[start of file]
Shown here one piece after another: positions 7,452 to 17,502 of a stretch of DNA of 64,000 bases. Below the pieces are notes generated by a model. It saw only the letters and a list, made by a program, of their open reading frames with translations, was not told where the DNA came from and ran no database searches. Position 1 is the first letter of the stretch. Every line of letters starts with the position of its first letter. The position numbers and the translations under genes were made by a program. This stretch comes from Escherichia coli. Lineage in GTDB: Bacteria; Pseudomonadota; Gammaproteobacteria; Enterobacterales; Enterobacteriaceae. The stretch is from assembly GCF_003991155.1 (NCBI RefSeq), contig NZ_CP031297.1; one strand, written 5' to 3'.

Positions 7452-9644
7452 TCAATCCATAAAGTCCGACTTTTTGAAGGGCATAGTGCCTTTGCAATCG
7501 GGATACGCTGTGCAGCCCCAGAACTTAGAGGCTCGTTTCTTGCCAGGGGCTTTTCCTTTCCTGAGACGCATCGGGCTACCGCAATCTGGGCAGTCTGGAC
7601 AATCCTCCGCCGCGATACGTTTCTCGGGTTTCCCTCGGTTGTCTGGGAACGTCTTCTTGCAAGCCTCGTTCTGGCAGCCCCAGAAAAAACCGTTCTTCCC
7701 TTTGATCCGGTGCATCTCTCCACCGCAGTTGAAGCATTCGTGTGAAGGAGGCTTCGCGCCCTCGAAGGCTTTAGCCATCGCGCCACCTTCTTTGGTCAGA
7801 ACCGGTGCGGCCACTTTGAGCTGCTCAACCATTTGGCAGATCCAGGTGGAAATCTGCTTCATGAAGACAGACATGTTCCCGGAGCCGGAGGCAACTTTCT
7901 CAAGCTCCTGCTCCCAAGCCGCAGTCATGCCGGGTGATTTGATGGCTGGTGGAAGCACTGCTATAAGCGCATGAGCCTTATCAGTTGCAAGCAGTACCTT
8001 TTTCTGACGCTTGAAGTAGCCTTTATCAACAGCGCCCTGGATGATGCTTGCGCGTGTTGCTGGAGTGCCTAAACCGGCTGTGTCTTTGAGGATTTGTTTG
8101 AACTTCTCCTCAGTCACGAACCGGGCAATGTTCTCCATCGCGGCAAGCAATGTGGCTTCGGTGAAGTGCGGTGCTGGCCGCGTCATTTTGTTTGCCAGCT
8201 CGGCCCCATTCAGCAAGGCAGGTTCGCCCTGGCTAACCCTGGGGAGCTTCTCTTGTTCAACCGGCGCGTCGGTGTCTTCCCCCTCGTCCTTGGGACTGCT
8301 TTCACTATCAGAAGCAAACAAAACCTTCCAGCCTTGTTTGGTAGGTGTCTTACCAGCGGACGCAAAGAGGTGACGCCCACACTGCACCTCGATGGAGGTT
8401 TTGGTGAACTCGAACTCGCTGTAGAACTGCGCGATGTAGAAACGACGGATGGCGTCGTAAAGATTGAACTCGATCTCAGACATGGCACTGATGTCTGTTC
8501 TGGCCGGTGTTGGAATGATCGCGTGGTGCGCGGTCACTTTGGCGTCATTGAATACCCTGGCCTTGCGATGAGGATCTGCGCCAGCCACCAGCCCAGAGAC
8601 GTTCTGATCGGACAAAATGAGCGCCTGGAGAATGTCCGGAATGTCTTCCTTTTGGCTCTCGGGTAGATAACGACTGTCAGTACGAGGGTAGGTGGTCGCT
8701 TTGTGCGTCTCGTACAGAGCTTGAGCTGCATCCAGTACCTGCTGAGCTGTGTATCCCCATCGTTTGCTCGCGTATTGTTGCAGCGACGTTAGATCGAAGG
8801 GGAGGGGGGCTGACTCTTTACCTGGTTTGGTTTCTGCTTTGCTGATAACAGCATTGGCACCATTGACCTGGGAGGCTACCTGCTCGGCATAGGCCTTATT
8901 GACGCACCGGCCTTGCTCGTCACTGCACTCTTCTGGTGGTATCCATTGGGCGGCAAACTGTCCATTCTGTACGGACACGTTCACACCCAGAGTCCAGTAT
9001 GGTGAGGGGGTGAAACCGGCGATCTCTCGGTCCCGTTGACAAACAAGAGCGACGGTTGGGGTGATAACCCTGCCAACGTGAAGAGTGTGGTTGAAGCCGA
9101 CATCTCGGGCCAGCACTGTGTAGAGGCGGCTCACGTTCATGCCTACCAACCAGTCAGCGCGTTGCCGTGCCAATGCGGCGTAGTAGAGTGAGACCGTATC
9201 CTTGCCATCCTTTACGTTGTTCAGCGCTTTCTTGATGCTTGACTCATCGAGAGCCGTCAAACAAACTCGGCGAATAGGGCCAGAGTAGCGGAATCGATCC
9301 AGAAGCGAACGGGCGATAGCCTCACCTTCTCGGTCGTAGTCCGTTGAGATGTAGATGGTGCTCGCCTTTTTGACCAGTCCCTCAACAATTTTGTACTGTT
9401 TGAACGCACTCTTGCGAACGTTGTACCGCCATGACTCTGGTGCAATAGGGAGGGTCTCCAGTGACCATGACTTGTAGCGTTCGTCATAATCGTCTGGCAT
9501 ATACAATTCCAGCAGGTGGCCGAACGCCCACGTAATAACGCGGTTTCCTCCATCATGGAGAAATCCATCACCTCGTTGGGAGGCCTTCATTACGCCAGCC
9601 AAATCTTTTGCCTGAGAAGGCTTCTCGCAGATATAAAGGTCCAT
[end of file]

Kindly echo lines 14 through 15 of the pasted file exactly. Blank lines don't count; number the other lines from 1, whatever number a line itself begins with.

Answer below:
8501 TGGCCGGTGTTGGAATGATCGCGTGGTGCGCGGTCACTTTGGCGTCATTGAATACCCTGGCCTTGCGATGAGGATCTGCGCCAGCCACCAGCCCAGAGAC
8601 GTTCTGATCGGACAAAATGAGCGCCTGGAGAATGTCCGGAATGTCTTCCTTTTGGCTCTCGGGTAGATAACGACTGTCAGTACGAGGGTAGGTGGTCGCT